Furthermore, we find it significant that access to Hy View Terrace can only be achieved by use of one road, which is privately maintained by the homeowners' association of Hy View Terrace. Each subdivision homeowner pays a monthly fee to cover the costs of caring for and maintaining the road. Though this road is the only means by which the appellants can reach their property, they pay nothing towards the upkeep of the road for the obvious reason that they claim not to be a "homeowner" in Hy View Terrace.
As mentioned above, Hy View Terrace currently contains thirty homes, the deeds to which specifically refer to the restrictive covenants discussed herein. These homes were built in compliance with the restrictive covenants. As we stated in syllabus point 1 of Jubb v. Letterle, 185 W. Va. 239, 406 S.E.2d 465 (1991):
'Where the owner of land divides it into lots in pursuance of a general plan for the development of an exclusively residential area and conveys the several lots to different grantees by deeds containing identical or substantially similar covenants restricting the use of the lots to residential purposes, an action in the nature of a suit in equity may be maintained by an owner of one of such lots against the owner or owners of any other lot to compel compliance with the restriction.' Syl. Pt. 1, Wallace v. St. Clair, 147 W. Va. 377, 127 S.E.2d 742 (1962).
The evidence supports the trial court's finding that the developers intended that appellants' property be part of Hy View Terrace. Accordingly, the appellants' property is subject to the restrictive covenants to which their deed explicitly refers.
The appellants also contend that the forty-five lot plat about which Kenneth Mills testified was not properly authenticated and was, thus, improperly admitted into evidence.See footnote 8 The appellants argue that, because Mr. Mills was neither the surveyor who prepared the plat nor the developer of the subdivision, he was not the proper person to authenticate it.
W. Va. R. Evid. 901(b)(1) states: "(b) Illustration. By way of illustration only, and not by way of limitation, the following are examples of authentication or identification conforming with the requirements of this rule: (1) Testimony of Witness with Knowledge. Testimony that a matter is what it is claimed to be." Mr. Mills identified this forty-five lot plat as that which was shown to him by developer Peggy Coffman as Hy View Terrace. The trial court, over the appellants' objection, determined that Mr. Mills had sufficient knowledge of the plat and could, thus, authenticate it as such. In determining whether a trial court has properly admitted a piece of evidence, this Court has previously held:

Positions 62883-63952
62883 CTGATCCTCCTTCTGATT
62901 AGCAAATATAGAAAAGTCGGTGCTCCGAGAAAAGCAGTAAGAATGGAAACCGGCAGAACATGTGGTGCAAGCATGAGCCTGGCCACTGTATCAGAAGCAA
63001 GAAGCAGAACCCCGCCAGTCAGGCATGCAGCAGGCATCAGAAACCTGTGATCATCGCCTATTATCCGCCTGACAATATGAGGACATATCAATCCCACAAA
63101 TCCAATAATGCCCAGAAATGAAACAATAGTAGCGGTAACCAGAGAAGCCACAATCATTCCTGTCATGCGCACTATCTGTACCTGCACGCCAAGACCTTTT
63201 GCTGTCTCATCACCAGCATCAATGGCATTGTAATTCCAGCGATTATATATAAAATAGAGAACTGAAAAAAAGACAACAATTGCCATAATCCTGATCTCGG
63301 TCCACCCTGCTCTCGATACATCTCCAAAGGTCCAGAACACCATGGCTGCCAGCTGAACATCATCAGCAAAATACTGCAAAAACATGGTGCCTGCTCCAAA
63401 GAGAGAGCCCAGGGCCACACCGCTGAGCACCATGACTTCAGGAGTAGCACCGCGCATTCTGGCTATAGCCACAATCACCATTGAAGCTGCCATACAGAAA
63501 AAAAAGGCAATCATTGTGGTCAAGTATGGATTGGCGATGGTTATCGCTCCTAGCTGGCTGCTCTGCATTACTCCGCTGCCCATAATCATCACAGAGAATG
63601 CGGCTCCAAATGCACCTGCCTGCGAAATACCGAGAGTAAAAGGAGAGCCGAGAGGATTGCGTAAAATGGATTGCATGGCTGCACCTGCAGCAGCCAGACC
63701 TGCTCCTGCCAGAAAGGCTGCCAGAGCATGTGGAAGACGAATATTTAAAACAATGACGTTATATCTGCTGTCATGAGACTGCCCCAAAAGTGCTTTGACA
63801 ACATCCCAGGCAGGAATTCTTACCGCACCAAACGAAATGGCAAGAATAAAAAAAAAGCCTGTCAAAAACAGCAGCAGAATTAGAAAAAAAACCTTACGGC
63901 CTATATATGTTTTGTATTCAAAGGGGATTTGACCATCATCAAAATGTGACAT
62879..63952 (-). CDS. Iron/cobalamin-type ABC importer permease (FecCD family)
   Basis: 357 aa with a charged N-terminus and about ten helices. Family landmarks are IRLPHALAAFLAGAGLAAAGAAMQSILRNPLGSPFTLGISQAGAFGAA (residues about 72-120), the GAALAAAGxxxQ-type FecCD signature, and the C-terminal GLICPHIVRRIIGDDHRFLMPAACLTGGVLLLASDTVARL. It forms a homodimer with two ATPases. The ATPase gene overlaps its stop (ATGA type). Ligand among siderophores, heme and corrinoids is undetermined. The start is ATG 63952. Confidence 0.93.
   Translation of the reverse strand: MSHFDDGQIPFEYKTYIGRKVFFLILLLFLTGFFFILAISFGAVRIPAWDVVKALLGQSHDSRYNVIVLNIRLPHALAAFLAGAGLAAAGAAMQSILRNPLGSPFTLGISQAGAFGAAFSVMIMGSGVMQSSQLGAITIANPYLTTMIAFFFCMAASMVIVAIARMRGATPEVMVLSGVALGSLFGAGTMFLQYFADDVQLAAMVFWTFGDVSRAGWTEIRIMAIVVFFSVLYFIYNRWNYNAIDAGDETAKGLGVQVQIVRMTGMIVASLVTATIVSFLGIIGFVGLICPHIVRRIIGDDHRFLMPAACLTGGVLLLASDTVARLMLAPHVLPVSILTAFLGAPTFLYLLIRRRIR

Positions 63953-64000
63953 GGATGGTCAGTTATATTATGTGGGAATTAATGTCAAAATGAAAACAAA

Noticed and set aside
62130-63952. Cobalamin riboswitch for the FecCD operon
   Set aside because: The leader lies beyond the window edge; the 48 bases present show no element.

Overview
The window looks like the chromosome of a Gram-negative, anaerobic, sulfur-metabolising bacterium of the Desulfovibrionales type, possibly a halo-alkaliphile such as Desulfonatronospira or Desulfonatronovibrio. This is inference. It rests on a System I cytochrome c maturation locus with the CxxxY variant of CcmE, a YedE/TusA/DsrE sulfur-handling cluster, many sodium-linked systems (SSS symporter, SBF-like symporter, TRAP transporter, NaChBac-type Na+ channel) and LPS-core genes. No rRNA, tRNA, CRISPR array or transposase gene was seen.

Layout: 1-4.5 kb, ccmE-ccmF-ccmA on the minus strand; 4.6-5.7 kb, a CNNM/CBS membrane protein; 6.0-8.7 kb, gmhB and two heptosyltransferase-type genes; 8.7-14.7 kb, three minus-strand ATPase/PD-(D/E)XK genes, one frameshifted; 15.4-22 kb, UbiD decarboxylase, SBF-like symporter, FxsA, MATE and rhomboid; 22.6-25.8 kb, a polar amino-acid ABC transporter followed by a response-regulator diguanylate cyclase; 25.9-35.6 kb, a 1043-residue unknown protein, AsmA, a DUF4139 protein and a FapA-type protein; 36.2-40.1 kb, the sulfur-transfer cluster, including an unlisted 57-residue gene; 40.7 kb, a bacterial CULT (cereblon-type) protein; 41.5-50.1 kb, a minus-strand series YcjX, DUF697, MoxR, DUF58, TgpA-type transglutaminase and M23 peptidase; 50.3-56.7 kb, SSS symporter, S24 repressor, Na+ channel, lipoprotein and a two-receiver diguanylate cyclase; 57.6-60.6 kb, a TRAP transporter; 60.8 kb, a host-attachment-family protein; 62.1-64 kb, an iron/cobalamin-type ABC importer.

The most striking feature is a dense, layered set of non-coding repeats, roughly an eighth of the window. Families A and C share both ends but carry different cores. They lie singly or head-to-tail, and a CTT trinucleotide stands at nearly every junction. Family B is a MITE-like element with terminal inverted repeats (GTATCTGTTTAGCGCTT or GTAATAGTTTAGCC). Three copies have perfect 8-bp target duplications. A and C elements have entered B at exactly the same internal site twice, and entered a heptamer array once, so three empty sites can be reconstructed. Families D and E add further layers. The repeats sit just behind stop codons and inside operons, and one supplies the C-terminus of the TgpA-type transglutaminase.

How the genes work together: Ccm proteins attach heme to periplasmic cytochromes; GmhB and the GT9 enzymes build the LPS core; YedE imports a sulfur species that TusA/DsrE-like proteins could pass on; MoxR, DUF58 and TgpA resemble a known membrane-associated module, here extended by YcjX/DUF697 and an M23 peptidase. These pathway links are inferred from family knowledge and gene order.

'"Rulings on the admissibility of evidence are largely within a trial court's sound discretion and should not be disturbed unless there has been an abuse of discretion." State v. Louk, W. Va., 301 S.E.2d 596, 599 (1983).' Syllabus Point 2, State v. Peyatt, ___ W. Va. ___, 315 S.E.2d 574 (1983).
Syl. pt. 7, State v. Miller, 175 W. Va. 616, 336 S.E.2d 910 (1985). We cannot say that the trial court abused its discretion in determining that the forty-five lot plat was properly authenticated by Mr. Mills and, subsequently, admitting it into evidence.
For the reasons stated herein, the judgment of the Circuit Court of Wood County is affirmed.
Footnote: 1The eleven-lot plat reads "Plan of Hy View Subdivision Section 'A'."
Footnote: 2The eleven-lot plat was recorded in Plat Book No. 15 at page 47.
Footnote: 3Restrictive covenant number two provides: "Lots shown shall be used for residential purposes only and only one dwelling shall be erected on any lot. No lot can be further subdivided."
Footnote: 4According to appellee, Mr. Armstrong, there are currently thirty homes in Hy View Terrace.
Footnote: 5Apparently, the Honorable George W. Hill, Jr. was originally assigned this civil action. It is unclear as to why the appellants sought relief from Judge Gustke. The appellees point out that there is no indication in the record that the appellants ever indicated to Judge Gustke that their property was located in Hy View Terrace Subdivision or that the road privately maintained by the Hy View Terrace Homeowners Association was their only access to their property.
Footnote: 6A copy of this forty-five lot plat was admitted into evidence over the appellants' objection and is the subject of the appellants' second assignment of error.
Footnote: 7As we noted earlier, the recorded eleven-lot plat is denoted as "Section A" of Hy View Terrace, suggesting that the
developers intended future development of the subdivision. The deed to the Allmans, conveying a lot in "Section B" of Hy View Terrace, strongly supports the appellees argument that, from its inception, Hy View was intended to be larger than eleven lots.
Footnote: 8We note that, at the hearing on the appellees' petition for injunction, held on December 3, 1992, Mr. Mills referred to a copy of the forty-five lot plat used to induce him to purchase property in Hy View Terrace because the original could not be located. Following the granting of the petition for appeal to this Court, however, the original plat was located and admitted into the record by order of this Court.